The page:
Hayden Smith couldn’t have had much more success on the diamond in her freshman year at Fayetteville Technical Community College. She was named the team’s freshman of the year, received academic all-conference honors and was selected to the all-region team.
She played in all 36 games, posting a .347 batting average (second on the team), .476 on-base percentage (first), .545 slugging percentage (third), four home runs (second), 27 runs (third), 23 RBIs (second) and 35 hits (third). A member of the Trojans’ inaugural class (FTCC just started its softball program), she proved she was capable of helping lay a solid foundation for the program.
But instead, she’s decided to end her career as a softball player and shift her attention towards the future.
“I wanted to focus more on my schoolwork,” Smith said. “Next year I plan on transferring to ECU, so I wanted to make sure I’ve got everything lined up for that.”
It definitely wasn’t an easy decision for her though. She’s been playing softball her entire life, so much that it’s become part of her identity. But Smith understands that there’s life beyond sports.
“I know that I can’t play softball forever,” she said. “Everyone’s time runs out eventually. But I’m definitely going to miss it. The girls I’ve played with and the coaches I’ve had were the best group I could have ever asked to be around. I wouldn’t trade those times and those memories for anything. And this past season was one of my best ever, so I’m really happy that I could finish on a high note.”
Going into college, Smith planned to major in physical therapy. She felt motivated to pursue the field after she saw how it helped her grandmother. Doctors had said that she might not be able to walk again, but through physical therapy she was able to regain her strength.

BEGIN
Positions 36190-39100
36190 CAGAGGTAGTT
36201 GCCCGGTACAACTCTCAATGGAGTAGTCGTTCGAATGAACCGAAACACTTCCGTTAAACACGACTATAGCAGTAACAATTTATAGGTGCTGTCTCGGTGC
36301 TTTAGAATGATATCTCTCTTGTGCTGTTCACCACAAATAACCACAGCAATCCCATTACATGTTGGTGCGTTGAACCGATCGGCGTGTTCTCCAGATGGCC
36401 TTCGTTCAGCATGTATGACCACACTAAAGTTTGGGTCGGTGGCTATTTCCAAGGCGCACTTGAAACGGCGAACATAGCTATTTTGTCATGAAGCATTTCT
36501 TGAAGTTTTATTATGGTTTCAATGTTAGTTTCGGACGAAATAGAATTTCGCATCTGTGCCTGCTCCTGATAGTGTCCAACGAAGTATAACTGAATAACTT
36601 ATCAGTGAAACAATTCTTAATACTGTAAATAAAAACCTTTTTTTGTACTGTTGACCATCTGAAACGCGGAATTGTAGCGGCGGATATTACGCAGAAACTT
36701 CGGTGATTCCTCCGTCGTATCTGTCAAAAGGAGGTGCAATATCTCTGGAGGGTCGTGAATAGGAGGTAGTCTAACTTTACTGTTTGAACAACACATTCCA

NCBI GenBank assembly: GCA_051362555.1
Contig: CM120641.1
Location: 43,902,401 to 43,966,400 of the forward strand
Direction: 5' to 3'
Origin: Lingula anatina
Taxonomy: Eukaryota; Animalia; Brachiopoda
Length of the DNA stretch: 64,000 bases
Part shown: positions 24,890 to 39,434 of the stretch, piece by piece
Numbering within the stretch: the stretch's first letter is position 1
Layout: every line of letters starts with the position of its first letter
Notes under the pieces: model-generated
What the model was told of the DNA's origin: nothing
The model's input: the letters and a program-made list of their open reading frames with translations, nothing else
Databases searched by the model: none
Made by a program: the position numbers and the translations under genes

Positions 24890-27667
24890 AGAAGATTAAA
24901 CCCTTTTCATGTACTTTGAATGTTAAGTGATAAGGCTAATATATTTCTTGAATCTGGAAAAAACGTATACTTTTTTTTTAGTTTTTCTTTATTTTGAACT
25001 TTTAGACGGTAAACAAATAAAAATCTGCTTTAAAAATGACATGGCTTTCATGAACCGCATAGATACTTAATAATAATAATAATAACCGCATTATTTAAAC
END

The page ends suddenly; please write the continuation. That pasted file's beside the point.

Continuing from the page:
“Seeing that kind of improvement was a miracle,” Smith said. “I wanted to be able to help people as much as they helped my grandmother.”
A year later, Smith’s plan has changed, though the sentiment is more or less the same. She now plans to major in elementary education and minor in exercise science. She said the change occurred when she was helping out at a daycare where she worked in high school. After that, she said she felt a calling to work with children.
While she isn’t playing softball anymore, she does plan on staying involved with the sport as much as possible. She’s a volunteer with Dixie Youth in Dunn and has helped work at the district tournaments as well as this week’s state tournament.
Smith said she plans on taking classes at ECU that will allow her to potentially coach one day.
“I could definitely see myself coaching a school team or maybe a travel team,” Smith said. “All of my coaches growing up were great. They for sure shaped me into the player I’ve been and the person I’ve become. If it wasn’t for them I wouldn’t have played college ball. I still come to some of their games and still talk to [Triton softball coach] Mark [Whitman} and some of the other coaches. Playing for them really was the highlight of my high school career. So if I could have that kind of impact on other kids, I think that would be a blessing.”